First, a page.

Microsoft Corporation is investing heavily in a global silicon-battery manufacturer that promises to “dramatically improve power and charging time of electric vehicles,” The Wall Street Journal (subscription) reports.
What’s happening: A consortium including Microsoft’s Climate Innovation Fund and other financial backers will invest $214 million in the Woodinville, Washington, startup Group14 Technologies, bringing the company’s latest round of funding to $614 million.
- Group14 “says its silicon anode material is more efficient than existing graphite technology, potentially fueling more powerful batteries for auto makers.”
- The company recently received a $100 million grant from the Department of Energy via the historic 2021 infrastructure legislation.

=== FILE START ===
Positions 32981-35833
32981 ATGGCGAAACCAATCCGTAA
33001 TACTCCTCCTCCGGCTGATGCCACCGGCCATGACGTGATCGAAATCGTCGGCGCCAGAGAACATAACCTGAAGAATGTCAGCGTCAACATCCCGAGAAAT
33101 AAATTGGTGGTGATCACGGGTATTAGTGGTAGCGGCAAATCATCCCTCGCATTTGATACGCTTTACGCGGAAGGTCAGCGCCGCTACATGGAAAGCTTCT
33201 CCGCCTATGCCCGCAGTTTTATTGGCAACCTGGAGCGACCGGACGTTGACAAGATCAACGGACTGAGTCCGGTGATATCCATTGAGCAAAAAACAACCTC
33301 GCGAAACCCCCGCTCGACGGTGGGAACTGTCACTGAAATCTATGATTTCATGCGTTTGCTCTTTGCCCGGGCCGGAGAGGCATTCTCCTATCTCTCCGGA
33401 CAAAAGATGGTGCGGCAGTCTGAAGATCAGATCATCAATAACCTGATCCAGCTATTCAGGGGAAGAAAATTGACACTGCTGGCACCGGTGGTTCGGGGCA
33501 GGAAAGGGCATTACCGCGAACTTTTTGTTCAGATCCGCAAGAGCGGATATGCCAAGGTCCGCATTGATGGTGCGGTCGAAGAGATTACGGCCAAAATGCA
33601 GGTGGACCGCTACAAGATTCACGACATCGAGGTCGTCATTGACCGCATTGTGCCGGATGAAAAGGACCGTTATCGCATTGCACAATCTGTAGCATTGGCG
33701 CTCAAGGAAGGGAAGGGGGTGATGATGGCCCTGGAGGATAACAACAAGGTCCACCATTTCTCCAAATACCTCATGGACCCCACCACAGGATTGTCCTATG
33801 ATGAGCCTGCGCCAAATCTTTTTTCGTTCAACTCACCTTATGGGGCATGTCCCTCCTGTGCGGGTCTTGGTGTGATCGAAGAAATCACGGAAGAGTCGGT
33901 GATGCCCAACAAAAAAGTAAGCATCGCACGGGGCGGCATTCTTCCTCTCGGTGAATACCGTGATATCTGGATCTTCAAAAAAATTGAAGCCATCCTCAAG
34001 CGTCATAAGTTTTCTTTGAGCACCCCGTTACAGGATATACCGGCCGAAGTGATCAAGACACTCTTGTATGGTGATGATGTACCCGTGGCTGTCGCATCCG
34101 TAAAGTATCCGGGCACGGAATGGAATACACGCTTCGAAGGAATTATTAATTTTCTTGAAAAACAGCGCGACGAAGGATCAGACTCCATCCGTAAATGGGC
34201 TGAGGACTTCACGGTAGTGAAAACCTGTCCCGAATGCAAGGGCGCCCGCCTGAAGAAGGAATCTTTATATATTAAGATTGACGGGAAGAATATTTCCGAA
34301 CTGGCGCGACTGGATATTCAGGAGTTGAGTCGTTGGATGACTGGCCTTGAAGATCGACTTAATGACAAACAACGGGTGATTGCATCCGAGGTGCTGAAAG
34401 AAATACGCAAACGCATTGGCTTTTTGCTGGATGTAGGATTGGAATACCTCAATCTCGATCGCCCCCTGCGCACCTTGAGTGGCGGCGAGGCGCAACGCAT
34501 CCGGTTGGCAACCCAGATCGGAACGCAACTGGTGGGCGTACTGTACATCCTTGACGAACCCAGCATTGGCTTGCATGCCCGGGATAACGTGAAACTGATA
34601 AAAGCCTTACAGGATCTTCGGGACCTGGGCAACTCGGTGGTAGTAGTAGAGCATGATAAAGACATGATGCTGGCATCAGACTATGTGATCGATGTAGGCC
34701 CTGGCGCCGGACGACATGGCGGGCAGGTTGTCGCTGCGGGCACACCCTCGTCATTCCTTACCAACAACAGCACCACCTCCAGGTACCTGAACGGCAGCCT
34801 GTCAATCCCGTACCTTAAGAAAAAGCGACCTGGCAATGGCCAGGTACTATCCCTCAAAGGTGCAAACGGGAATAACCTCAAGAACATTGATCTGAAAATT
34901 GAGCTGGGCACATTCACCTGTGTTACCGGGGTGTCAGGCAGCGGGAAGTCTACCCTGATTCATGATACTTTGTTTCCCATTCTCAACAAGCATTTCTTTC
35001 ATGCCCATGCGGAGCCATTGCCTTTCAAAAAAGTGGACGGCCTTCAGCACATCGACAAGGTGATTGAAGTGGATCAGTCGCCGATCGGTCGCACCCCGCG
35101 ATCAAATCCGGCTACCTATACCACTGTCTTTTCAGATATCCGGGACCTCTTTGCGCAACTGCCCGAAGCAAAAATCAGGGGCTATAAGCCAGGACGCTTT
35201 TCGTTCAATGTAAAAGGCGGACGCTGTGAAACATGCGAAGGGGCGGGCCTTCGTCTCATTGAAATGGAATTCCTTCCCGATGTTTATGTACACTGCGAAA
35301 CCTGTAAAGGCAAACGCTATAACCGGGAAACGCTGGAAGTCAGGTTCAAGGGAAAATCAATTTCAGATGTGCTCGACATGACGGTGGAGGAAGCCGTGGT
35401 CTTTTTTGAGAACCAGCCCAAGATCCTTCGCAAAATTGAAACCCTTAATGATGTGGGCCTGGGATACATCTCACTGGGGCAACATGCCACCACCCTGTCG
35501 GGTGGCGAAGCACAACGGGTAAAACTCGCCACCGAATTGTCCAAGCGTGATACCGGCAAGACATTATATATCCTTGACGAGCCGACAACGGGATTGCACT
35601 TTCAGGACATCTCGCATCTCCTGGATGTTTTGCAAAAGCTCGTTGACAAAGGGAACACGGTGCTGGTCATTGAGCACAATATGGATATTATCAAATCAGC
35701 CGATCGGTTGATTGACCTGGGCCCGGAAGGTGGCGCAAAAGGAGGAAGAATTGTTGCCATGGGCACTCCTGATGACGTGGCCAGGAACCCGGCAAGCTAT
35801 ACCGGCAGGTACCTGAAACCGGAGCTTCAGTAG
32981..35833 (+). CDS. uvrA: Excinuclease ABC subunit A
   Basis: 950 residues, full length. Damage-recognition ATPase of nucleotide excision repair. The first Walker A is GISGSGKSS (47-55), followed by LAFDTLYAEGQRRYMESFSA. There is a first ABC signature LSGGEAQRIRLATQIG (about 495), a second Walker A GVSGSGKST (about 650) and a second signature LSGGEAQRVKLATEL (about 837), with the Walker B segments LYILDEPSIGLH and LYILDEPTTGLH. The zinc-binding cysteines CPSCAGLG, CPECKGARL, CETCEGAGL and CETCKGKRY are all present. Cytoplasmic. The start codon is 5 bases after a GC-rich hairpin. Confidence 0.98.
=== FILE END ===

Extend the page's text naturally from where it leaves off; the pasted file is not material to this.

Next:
Why it’s important: “Industry executives say silicon batteries should help enable ultrafast charging, another key step toward increasing adoption of electric cars.”
- “Group14 plans to use the new funding to accelerate development of a larger manufacturing facility in central Washington that will produce material for batteries capable of powering at least 100,000 electric cars.”
- The recent reconciliation legislation tied tax credits for EVs to the amount of material that comes from domestic manufacturers or trading partners.
The last word: “Forward-looking investments like Microsoft’s are the kind of creative steps we’ll need in an increased electrified vehicle economy,” said NAM Senior Director of Energy and Resources Policy Nile Elam.
- “Sourcing materials and creating products that can achieve the same functions as other scarce critical minerals is essential. However, we still need greater federal funding for R&D, new recycling methods and the exploration of domestic sources of raw materials to enhance American competitiveness in the decade ahead.”